Category Archives: Intel

HP Goes Large with the Z1 at CES

HP logoHP has announced the second generation of its Z1 high performance all-in-one workstation, with a 27″ ten-point touchscreen running Windows 8. The Z1 G2 is aimed squarely at power users, featuring 4th Generation Intel Xeon and Core processors, and RAID storage options paired with the latest NVIDIA Mobile Quadro GPUs for the best graphics performance. It also comes with Intel Thunderbolt 2 ports.

Since its launch in 2012, the highly acclaimed HP Z1 has opened the eyes and ears of customers hoping to solve business problems no longer being met by current vendors,” said Jim Zafarana, vice president and general manager, Commercial Solutions Business Unit, HP. “Today’s professionals demand high-performance products that are serviceable and easy-to-use, all wrapped in a sleek and elegant design.

HP Z1 G2

The Z1 G2 comes equipped with Thunderbolt 2 connectivity, for data transfer speeds four times that of USB 3.0. That’s nippy. To round out the high spec, the Z1’s audio capabilities aren’t too shabby either with dual-tone, front-facing speakers and DTS Studio Sound Audio. Overall, this is a beast of a machine.

The new HP Z1 G2 workstation is expected to be available in late January, with prices starting at US$1,999.

All About Haswell: Intel’s 4th Generation Archetecture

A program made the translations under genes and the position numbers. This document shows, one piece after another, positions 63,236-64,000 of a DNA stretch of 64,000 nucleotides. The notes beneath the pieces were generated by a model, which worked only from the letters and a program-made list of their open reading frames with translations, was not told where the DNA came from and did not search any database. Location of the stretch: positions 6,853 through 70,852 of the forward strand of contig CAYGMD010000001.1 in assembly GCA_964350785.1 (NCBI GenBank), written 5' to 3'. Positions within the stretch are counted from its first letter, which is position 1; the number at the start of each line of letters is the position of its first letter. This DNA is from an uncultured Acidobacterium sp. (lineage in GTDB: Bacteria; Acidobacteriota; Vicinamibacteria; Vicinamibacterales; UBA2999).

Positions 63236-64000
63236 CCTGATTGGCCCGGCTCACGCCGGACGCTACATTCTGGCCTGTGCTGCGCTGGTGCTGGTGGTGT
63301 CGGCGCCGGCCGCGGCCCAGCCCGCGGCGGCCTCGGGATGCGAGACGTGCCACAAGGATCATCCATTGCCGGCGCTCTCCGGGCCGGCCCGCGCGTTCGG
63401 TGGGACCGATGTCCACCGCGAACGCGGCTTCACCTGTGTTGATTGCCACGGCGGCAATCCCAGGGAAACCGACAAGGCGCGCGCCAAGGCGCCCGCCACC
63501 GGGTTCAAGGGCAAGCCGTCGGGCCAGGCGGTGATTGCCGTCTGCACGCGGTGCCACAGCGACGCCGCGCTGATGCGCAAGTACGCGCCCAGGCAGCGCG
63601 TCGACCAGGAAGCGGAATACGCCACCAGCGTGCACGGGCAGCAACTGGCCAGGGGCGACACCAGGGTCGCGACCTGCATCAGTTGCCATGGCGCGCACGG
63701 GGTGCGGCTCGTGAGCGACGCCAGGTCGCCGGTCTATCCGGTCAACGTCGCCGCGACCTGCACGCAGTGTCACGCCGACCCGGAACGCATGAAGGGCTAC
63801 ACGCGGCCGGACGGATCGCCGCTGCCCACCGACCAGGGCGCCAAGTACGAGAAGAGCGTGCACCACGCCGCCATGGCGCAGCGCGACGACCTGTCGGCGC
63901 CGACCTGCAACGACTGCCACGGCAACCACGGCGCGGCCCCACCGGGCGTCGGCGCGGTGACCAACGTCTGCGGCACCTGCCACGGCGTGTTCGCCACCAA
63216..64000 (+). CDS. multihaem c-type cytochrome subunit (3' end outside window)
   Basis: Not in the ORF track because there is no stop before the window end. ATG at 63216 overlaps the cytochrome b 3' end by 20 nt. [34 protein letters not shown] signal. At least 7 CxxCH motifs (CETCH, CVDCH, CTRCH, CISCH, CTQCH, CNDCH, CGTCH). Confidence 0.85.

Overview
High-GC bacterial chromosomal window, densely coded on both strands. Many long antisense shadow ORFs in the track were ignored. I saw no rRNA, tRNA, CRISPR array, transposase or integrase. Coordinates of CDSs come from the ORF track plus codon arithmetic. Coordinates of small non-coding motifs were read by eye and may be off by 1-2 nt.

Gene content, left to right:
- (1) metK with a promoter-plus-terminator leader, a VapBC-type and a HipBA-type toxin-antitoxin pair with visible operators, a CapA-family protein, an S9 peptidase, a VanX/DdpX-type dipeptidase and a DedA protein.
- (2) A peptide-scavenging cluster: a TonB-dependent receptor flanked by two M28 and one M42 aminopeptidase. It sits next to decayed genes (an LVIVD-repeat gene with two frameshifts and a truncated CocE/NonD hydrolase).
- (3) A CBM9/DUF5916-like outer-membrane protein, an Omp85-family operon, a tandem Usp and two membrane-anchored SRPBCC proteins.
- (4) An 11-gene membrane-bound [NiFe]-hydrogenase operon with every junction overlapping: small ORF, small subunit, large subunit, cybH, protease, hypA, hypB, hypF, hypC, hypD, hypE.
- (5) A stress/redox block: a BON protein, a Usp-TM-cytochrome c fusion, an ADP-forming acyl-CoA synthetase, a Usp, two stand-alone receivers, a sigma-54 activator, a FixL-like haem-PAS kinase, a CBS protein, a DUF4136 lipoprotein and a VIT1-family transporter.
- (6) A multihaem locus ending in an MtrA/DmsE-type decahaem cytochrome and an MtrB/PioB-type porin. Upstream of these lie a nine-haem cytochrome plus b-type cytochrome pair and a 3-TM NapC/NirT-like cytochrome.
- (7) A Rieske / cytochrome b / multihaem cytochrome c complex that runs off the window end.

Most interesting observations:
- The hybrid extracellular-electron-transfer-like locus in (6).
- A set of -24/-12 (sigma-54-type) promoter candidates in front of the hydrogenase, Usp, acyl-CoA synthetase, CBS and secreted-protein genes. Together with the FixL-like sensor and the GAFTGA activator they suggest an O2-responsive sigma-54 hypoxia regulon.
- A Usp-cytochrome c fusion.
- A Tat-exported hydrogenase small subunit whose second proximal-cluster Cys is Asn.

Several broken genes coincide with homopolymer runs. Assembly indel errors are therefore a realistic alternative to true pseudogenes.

Intel announced their next generation Core chip architecture in the Haswell chipset at Computex Taipei. This chipset is meant for the mobile device out there. The 22nm technology is the 4th generation of the Intel Core processors and with Enhanced graphics can play videos faster, decode JPeg & Mpeg better, support multiple monitors – some with 2K or 4K support.

Haswell’s API support is based on DX11.1 and supports Open CL 1.2 and Open CL 4.0. Therefore, it will handle 3D Graphics of some of the newest games out there.

However, the biggest news comee from the battery life, power and heat of the Intel Haswell. From a 6 hour video playback to 9 hours – from 4.5 day standby to 10-13. The chipset is not only designed for desktops, but also mobile devices such as Ultrabooks and Surface tablet.

One CPU core used just six watts of power during regular tasks. This makes the Haswell chipset able to cooler, quieter and fanless – something that tablets need to be. This could make an i7 Surface tablet possible for people like myself who produce video and tax a computer quite often.

Haswell will come in 5 versions: H (dubbed iris Pro), M (20chip models), U (for Ultrabooks) and Y (for detachable products). Haswell will start at $197 for Core i5 to $368 for Core i7 4770K.

Create Your Own TV Station

One of the problems with watching video podcasts as an alternative to conventional television is that you have typically and deliberately watch one video at a time. On longer videos it’s not as much of a problem, but with short videos that last 5 minutes or less you have to keep manually restarting the next video after the previous one has finished.

I now have three Mac Minis – one is an old somewhat underpowered Power PC Mac Mini that I’m using as a video podcast aggregator. I have that machine’s iTunes database located on a much larger shared drive that’s available to every machine on my home network. I’m subscribed to a variety of tech podcasts, most of them in the highest resolution file sizes available.

I have two other Mac Minis that are of the latest design. I have an “Eye TV” USB HD tuner connected to one that’s connected to a substantial external antenna. Depending on atmospheric conditions I can receive up to 18 channels counting the various digital sub channels. This enables the Mac Mini to function as a DVR.

The second Intel Mac Mini is in another room and the Eye TV software also loaded on it is able to work from the other Mac Mini’s shared recordings.